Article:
B-Corp vs. Non-Profit

B Corps aren't required to be for-profit -- you can be a nonprofit B Corp. It depends on the goals of the organization and the state laws where they are operating.

The idea behind a B Corp is to have a third type of legal structure for the organization. In most states there are only legal frameworks for nonprofits and for-profits, and nothing that allows for a hybrid of the two. For example, if you wanted to have a nonprofit structure, but also have financial investors. In this case, you would have to choose a C-corp incorporation and then structure the bylaws to run as a nonprofit. The only thing is, if you were successful and had enough investors to buy you out then there is nothing legally preventing them from completely abandoning the nonprofit philosophy.

The goal of the B Corp movement is to lobby state governments to enact legislation to grant legal protections for such hybrids. Depending on which state you live in you may already have such legislation. In which case, you would look at what being a "for-benefit" corporation means in your state.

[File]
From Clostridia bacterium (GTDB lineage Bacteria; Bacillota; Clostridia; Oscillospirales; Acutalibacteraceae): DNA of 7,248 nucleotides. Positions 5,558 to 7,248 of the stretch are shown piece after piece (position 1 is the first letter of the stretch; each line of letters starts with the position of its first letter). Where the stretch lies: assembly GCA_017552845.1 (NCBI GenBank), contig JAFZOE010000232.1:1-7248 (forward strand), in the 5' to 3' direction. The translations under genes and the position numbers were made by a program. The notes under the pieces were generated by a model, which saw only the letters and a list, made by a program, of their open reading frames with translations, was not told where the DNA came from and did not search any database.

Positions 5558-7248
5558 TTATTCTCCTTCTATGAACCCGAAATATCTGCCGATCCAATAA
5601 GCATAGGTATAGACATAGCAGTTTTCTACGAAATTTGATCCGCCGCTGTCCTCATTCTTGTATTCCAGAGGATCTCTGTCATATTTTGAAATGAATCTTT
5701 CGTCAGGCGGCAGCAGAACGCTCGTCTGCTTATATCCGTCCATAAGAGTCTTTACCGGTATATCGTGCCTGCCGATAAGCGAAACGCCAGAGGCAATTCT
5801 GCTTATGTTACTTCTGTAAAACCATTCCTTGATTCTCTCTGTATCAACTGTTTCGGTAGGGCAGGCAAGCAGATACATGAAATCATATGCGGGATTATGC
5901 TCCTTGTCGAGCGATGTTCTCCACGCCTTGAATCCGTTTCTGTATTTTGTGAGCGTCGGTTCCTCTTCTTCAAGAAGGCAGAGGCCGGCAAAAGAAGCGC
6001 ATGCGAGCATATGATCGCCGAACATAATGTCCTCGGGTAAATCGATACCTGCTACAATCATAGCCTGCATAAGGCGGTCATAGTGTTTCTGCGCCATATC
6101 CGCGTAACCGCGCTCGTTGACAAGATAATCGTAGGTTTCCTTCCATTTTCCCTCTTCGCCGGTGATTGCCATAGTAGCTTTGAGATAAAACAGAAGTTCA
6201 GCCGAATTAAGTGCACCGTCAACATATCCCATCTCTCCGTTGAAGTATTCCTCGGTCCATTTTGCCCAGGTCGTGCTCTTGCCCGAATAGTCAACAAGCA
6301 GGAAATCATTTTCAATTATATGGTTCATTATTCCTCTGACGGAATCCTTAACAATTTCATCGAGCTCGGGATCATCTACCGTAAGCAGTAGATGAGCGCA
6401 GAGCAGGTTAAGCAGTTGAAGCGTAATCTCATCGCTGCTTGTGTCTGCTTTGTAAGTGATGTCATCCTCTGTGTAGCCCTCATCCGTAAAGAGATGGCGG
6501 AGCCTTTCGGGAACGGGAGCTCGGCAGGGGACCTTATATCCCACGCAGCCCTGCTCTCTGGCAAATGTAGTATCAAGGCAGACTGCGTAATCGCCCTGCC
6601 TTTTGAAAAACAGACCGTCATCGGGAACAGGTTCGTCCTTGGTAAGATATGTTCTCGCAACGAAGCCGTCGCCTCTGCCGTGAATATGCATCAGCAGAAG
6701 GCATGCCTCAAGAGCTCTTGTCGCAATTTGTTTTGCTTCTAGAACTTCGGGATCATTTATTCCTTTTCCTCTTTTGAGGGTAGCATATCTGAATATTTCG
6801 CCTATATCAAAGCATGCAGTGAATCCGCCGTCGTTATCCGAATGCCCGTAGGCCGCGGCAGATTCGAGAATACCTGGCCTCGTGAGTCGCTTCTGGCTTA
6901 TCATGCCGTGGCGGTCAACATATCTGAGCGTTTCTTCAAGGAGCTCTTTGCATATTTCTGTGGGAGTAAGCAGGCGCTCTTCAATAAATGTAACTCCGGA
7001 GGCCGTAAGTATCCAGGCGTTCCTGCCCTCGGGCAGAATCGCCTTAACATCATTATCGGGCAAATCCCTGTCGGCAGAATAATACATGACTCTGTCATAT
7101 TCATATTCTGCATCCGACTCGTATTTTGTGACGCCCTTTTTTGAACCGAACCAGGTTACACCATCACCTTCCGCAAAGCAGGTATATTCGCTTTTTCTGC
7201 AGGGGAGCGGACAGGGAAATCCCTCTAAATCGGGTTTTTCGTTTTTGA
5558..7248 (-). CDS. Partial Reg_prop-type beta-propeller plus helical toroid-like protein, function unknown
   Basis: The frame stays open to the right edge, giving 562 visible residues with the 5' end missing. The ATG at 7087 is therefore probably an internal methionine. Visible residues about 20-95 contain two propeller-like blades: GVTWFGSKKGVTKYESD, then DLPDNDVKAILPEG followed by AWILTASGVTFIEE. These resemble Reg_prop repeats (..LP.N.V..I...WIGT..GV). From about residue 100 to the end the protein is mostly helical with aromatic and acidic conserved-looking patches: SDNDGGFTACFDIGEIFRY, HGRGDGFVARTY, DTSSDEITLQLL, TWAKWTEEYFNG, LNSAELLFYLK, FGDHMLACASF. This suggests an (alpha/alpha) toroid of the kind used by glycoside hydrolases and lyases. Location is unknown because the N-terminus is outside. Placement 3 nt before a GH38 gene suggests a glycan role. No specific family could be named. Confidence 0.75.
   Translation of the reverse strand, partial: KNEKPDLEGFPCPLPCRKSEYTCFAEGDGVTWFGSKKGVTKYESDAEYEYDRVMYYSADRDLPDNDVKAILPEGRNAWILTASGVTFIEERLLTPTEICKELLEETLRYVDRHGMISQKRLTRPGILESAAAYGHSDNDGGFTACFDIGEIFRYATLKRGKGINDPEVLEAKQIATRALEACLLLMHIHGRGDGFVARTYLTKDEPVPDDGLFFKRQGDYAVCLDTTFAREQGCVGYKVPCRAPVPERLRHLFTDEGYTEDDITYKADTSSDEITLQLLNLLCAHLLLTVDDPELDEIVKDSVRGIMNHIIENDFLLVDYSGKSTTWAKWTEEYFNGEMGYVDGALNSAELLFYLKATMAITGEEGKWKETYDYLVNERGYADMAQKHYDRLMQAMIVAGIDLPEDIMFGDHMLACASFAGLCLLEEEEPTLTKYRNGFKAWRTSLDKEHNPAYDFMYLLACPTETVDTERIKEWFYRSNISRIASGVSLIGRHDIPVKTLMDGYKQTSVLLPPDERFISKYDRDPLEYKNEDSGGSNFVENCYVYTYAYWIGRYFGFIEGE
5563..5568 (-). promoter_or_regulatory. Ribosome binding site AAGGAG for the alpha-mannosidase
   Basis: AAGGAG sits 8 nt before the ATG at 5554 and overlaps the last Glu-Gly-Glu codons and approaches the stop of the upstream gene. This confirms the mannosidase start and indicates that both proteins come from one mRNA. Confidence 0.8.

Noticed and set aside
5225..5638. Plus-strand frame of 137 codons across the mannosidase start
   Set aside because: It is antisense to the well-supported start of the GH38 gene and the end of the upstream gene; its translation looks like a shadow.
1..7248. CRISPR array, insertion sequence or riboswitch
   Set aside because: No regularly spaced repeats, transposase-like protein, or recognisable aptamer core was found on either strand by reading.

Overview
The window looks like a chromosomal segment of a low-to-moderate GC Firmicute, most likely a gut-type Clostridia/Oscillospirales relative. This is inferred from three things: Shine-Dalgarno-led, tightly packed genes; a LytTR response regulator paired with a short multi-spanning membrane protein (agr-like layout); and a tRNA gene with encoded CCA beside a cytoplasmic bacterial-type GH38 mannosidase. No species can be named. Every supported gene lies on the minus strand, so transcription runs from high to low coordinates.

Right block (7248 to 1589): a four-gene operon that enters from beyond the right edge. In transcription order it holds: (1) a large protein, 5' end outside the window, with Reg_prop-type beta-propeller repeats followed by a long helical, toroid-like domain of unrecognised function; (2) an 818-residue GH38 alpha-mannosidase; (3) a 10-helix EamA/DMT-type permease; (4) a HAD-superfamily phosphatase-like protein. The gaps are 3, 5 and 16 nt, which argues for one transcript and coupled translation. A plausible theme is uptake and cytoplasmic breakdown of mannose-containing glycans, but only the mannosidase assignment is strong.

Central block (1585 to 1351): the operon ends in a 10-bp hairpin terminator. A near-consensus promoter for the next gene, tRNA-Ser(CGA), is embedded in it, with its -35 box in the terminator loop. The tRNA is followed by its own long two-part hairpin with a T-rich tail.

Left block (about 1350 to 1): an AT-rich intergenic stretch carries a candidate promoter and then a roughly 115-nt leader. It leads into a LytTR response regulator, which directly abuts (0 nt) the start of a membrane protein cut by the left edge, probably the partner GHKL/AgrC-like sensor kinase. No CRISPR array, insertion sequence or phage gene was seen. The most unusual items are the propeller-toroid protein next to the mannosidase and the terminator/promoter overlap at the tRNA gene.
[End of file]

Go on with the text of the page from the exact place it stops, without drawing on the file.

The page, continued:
Otherwise, you need to decide what your goals are for the organization. If you plan on making most of your income from for-profit activities, there might be no need to become a nonprofit and obtain 501c3 status. It may make more sense to be a for-profit with clearly structured bylaws showing your for-benefit intent. This route would also give you a lot more operating freedom. Conversely, if you feel having 501c3 status would significantly increase your operating capacity or be a strong selling point for your clients, then it may make more sense to be a registered nonprofit with a clear focus on more market-driven approach. However, you would then have additional legal and documenting requirements to adhere to.

Either route you go, you can still register as a B Corporation, or one of the other for-benefit movements, so long as you meet their requirements.

/r/nonprofit Thread